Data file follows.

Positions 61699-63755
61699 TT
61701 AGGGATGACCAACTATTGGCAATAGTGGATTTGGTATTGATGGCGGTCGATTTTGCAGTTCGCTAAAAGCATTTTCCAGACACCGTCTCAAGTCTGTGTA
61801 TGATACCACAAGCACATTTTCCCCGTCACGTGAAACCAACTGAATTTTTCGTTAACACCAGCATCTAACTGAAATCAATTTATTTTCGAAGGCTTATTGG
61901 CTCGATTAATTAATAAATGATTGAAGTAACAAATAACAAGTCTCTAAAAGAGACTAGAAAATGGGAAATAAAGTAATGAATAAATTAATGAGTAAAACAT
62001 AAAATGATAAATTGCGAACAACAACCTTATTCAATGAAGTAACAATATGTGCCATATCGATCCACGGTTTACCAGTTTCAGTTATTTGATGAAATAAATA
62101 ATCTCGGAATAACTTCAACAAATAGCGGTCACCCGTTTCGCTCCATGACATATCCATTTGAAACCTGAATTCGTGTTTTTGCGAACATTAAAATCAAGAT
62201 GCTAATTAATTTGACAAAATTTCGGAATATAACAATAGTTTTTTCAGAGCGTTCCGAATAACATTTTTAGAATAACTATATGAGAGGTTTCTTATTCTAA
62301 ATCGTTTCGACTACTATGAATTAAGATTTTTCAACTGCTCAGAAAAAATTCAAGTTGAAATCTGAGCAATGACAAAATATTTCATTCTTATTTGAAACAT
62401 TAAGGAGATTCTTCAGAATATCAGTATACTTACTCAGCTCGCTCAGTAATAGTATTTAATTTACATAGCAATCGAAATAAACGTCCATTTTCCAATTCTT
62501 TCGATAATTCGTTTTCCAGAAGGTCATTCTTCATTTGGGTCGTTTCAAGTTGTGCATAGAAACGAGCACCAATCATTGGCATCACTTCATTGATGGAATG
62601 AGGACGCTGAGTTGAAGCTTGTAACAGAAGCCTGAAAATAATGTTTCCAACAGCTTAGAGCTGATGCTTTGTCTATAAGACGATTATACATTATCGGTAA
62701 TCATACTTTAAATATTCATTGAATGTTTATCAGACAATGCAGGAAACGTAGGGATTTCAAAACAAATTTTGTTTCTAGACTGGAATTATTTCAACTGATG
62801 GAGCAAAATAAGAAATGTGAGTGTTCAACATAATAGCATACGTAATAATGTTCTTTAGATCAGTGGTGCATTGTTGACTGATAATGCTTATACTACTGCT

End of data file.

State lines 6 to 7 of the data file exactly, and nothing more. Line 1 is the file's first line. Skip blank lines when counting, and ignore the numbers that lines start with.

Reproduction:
62001 AAAATGATAAATTGCGAACAACAACCTTATTCAATGAAGTAACAATATGTGCCATATCGATCCACGGTTTACCAGTTTCAGTTATTTGATGAAATAAATA
62101 ATCTCGGAATAACTTCAACAAATAGCGGTCACCCGTTTCGCTCCATGACATATCCATTTGAAACCTGAATTCGTGTTTTTGCGAACATTAAAATCAAGAT